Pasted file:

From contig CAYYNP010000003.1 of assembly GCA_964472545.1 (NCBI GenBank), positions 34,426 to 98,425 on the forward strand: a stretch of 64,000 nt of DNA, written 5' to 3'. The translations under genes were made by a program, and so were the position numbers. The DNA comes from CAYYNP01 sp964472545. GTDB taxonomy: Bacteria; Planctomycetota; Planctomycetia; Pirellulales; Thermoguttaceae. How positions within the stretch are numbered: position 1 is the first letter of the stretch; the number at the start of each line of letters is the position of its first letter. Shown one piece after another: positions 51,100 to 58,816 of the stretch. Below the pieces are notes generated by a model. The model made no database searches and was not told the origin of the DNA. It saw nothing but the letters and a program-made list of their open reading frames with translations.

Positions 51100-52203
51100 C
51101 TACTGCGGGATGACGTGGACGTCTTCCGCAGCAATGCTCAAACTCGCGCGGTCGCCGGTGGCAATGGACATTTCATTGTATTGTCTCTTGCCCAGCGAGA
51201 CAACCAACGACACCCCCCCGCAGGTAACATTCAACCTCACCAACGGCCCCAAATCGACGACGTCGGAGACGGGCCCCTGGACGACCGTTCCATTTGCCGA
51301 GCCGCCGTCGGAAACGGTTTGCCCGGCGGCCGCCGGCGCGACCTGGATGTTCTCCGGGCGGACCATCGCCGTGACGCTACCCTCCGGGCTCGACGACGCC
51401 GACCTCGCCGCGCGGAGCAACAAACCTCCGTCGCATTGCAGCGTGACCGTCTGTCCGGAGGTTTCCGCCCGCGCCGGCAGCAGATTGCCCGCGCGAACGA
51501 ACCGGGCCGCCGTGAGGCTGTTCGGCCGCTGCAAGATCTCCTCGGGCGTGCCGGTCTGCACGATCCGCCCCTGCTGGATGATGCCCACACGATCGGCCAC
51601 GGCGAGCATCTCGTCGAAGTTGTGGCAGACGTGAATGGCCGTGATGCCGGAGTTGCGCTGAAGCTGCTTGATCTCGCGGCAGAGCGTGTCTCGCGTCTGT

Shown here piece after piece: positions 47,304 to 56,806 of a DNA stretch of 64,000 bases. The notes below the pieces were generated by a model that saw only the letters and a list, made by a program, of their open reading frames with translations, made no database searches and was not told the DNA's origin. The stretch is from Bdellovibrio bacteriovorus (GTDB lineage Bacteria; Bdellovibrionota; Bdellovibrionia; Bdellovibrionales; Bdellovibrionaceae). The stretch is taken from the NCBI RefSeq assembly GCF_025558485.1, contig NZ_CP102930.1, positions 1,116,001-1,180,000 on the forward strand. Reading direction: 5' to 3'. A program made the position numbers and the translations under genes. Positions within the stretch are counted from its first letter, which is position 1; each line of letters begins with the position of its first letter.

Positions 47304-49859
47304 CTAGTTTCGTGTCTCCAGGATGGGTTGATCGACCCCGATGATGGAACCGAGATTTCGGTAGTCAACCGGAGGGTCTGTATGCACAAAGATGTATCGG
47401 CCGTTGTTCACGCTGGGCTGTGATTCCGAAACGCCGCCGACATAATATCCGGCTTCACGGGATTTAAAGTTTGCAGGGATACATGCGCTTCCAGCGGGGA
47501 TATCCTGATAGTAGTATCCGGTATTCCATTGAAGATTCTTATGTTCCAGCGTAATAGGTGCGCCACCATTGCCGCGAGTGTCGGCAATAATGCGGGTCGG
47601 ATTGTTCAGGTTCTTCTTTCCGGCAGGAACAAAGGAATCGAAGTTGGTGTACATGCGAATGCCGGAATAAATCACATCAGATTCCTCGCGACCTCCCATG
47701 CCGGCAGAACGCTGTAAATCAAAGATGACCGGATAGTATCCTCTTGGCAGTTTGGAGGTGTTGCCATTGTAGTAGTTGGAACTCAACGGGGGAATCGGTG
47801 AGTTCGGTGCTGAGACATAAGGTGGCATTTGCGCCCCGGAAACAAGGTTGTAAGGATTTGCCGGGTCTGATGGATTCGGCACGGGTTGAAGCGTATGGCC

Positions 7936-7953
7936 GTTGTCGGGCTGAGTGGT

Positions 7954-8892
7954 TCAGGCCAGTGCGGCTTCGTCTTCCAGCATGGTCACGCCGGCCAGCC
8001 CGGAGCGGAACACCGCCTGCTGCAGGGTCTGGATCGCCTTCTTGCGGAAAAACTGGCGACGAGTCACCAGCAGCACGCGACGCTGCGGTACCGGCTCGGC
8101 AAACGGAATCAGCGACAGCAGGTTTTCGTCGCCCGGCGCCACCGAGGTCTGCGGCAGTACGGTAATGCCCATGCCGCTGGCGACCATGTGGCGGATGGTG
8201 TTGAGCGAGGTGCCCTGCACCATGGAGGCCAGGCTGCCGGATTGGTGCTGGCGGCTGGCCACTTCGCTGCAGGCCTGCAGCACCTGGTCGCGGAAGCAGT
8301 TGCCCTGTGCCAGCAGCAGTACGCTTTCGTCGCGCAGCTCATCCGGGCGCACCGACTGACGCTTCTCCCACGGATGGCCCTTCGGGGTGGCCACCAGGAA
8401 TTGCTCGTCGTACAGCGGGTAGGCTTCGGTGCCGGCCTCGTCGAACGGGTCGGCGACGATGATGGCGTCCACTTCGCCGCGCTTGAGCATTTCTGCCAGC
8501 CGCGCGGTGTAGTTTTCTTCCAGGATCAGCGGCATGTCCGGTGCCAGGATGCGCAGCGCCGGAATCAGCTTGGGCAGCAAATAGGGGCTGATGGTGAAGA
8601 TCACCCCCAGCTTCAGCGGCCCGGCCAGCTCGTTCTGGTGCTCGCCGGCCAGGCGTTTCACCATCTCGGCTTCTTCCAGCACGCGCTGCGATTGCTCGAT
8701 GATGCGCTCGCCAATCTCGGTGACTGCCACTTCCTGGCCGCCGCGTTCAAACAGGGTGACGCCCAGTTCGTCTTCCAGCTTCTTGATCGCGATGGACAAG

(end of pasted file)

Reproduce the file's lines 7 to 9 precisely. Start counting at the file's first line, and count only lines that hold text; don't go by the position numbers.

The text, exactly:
51401 GACCTCGCCGCGCGGAGCAACAAACCTCCGTCGCATTGCAGCGTGACCGTCTGTCCGGAGGTTTCCGCCCGCGCCGGCAGCAGATTGCCCGCGCGAACGA
51501 ACCGGGCCGCCGTGAGGCTGTTCGGCCGCTGCAAGATCTCCTCGGGCGTGCCGGTCTGCACGATCCGCCCCTGCTGGATGATGCCCACACGATCGGCCAC
51601 GGCGAGCATCTCGTCGAAGTTGTGGCAGACGTGAATGGCCGTGATGCCGGAGTTGCGCTGAAGCTGCTTGATCTCGCGGCAGAGCGTGTCTCGCGTCTGT